On UK’s campus, where opinions are encouraged, free speech gets sticky

Pro-Life Wildcats created anti-abortion chalk drawings on a sidewalk leading towards the Gatton Student Center on Tuesday, Feb. 26, 2018, in Lexington, Kentucky. Photo by Arden Barnes

Arden Barnes

When Thomas Smith decided to call UKPD, the damage had already been done.

An outraged student had poured water on anti-abortion chalk drawings written on a sidewalk leading up to the Gatton Student Center. Smith, a member of the Pro-Life Wildcats, the group that made the anti-abortion chalk drawings, felt that the student was violating their right to free expression on campus.

Lidya Azad, the student later identified as the one tossing water, felt that she was expressing her right to free speech by pouring water on the chalked sidewalk.

In a video provided to the Kernel, Azad poured more water on the chalk drawings. 

“If it’s your free speech to do this,” Azad said in the video, referring to the chalk, “then it’s also my free speech to do this,” she said as she poured more water onto the politically tinged sidewalk. 

Azad originally refused to give her last name to a Kernel reporter, but joined a prominent write-in SGA ticket the next day.

Both the Pro-Life Wildcats and opposing students believed that they were expressing their right to free expression but both also thought their right was being impeded.

According to the UK Student Code of Conduct, students have “the right to engage in discussion, to exchange thought and opinion, to speak, write, or print freely on any subject…”

UKPD officers were present on the scene after the Pro-Life Wildcats called them. They also filed a report with police, but the outcome of that report is not known. 

Azad sent a statement to the Kernel after the event, saying she feels it is her duty to defend her freedom and fight for marginalized groups.

“I am a junior at the University of Kentucky,” Azad wrote in the statement. “It is my duty to fight for my freedom. It is my duty as a (genderqueer) womxn affected by reproductive justice to defend and advocate for reproductive justice (including but not limited to pro-choice legislation and bodily autonomy). It is also my duty to protect womxn from harmful, hateful, and triggering speech and legislation. I have been thanked by students who have explicitly told me that these chalk speech and drawings have harmed them.”  

The Pro-Life Wildcats have attempted to chalk the sidewalk in the past, Sophia Decker, the club’s president, told the Kernel.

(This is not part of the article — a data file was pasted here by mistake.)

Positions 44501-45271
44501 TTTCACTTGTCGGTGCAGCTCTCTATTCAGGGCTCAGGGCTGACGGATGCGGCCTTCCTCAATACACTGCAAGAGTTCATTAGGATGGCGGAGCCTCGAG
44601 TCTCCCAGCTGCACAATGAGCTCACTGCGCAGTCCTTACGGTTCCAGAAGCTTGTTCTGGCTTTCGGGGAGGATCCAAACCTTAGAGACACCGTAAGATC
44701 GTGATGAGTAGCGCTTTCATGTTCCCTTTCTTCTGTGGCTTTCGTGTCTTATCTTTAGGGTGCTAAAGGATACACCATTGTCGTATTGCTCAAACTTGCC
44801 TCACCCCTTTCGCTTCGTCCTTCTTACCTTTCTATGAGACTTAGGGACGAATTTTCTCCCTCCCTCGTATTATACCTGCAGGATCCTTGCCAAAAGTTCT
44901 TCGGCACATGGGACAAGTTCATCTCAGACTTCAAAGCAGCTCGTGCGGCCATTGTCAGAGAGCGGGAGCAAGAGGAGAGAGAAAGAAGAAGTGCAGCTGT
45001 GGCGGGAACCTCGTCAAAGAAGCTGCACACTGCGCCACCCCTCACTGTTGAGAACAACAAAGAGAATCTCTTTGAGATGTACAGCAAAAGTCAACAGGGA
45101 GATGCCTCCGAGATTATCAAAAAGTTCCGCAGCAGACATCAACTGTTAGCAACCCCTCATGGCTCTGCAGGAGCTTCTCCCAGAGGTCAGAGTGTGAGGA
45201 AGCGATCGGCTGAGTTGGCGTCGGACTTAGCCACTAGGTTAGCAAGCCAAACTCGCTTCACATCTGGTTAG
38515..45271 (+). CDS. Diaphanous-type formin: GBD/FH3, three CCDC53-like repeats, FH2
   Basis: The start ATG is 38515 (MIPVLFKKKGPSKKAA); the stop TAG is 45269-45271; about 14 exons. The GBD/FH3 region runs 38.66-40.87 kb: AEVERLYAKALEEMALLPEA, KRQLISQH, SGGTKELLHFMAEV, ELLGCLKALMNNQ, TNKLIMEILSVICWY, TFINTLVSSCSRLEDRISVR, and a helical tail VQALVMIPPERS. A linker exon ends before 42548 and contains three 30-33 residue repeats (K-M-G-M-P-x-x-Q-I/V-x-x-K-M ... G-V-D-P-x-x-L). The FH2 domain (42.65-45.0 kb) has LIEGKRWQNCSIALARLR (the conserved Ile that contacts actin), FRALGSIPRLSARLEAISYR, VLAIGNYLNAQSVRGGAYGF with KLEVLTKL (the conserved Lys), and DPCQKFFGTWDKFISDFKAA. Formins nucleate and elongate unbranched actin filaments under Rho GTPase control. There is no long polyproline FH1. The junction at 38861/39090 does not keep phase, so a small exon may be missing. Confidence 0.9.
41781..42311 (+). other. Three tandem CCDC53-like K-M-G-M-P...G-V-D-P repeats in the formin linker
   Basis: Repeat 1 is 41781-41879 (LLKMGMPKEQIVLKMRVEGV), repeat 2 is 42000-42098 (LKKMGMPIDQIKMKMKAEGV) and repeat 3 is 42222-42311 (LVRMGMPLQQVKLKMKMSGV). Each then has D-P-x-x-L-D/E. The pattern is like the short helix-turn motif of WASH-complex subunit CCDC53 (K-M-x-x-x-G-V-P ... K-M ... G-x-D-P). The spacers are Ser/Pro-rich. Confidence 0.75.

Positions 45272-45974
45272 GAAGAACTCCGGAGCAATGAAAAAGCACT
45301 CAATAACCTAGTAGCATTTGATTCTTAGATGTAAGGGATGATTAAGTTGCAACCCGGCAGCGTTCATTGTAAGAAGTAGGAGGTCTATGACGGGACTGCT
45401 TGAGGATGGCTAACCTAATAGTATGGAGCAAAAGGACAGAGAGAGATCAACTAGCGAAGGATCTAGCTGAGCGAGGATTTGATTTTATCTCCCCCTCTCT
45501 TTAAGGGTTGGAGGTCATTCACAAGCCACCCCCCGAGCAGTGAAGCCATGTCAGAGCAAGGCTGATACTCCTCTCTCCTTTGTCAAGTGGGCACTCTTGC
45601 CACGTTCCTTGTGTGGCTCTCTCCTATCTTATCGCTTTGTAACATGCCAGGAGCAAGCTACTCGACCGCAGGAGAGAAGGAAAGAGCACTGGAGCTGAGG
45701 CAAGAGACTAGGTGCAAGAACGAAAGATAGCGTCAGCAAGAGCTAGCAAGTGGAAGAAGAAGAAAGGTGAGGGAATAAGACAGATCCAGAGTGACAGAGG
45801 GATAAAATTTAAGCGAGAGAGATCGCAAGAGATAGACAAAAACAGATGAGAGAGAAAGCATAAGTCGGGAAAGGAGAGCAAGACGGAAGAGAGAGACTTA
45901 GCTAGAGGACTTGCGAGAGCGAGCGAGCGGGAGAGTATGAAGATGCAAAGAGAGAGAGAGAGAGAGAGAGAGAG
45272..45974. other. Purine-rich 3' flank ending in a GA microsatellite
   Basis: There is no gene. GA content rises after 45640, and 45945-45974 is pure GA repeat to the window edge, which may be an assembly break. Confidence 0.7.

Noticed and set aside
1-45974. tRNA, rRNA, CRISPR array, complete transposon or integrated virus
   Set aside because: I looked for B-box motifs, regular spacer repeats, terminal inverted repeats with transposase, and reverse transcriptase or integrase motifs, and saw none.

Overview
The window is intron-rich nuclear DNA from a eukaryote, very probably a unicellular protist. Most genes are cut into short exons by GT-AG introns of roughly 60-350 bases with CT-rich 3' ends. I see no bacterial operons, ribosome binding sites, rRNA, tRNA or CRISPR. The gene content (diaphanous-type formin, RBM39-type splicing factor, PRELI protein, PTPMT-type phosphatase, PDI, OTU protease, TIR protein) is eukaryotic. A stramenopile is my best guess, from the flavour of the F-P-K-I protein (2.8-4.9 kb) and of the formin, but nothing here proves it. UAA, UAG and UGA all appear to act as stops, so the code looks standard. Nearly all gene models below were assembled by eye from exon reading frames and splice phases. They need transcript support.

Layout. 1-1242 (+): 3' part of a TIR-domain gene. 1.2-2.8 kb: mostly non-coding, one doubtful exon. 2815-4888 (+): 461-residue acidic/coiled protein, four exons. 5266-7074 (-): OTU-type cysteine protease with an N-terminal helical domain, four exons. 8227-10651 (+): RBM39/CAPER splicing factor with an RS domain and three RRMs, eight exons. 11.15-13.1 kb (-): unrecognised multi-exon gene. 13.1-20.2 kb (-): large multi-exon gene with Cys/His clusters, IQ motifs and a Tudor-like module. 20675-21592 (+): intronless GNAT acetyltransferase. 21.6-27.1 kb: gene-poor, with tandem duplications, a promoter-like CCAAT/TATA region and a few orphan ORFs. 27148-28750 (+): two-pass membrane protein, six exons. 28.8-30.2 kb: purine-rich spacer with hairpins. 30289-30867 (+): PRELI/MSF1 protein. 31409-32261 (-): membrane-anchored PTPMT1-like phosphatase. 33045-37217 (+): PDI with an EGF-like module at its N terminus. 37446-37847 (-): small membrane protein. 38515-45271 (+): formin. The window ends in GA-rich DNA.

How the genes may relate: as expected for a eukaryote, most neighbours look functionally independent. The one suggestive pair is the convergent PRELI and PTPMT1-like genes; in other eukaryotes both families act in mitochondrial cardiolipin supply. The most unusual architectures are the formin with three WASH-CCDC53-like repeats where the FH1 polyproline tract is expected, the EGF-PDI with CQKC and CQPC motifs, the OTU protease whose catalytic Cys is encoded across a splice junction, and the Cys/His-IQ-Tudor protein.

“Since this was an attack on our free speech we wanted to just show that even if we’re being attacked for free speech, it’s still important we have free speech,” she said.

Other students felt that the sidewalk display was disconcerting.

“Voice your opinion, I just don’t like seeing that all over the sidewalk because as a woman it feels violating,” said Juliet Bonci, a sophomore theatre major who was passing the chalk drawings after eating lunch in the student center. “I know not every woman feels like that but personally I feel violated about all this stuff telling me my body is not something I have control over. It’s frustrating.” 

If a student feels that their free speech was impeded, they may report it to student affairs for review. The handbook states, “UK will endeavor, however, to balance students’ rights to free speech with other students’ rights to be free from threats and harassment.” 

Pro-Life Wildcats first created the chalk drawings in the evening earlier in February, hoping their message would be seen in the morning as students walked past. The group began drawing at 6:30 p.m. and a student, identified as Azad, was started speaking to them from a bridge above them. Decker said she couldn’t quite make out what she was saying.

Decker said she went to check the drawings on her way to class around 7:30 a.m. the next morning and saw that their work had been “vandalized to the point it was completely illegible… it was completely defaced,” she said.

On Facebook, Azad shared a post from a member of the Pro-life Wildcats group showing the smudged drawings.


After the first set of drawings were erased, the group decided to chalk the sidewalk again on Feb. 26, but to do it during the day with members of the group taking shifts to monitor the drawings, Decker said.

Decker said the idea of a university is a place where ideas can be exchanged.

“People can talk about ideas, that’s what classes are for, that’s what spaces outside of classes are for so I think it is very important that in public spaces students express their beliefs or opinions or whatever they think about different issues,” she said. 

The group applied for and received a permit for chalking from John Herbst, Executive Director of the Gatton Student Center, said UK spokesperson Jay Blanton.

Most university areas are open for the use of free speech areas with the exception of areas that impede traffic to classrooms or high-traffic walkways, he said.

“Generally speaking, most areas of campus are open with respect to free speech,” Blanton said.

Editor’s note: The story originally said that a student, originally identified as Azad, was filming the group and yelling incoherently the first time the Pro-Life Wildcats chalked the sidewalk. The story has been corrected to say that Decker said she saw Azad speaking but couldn’t understand what she was saying.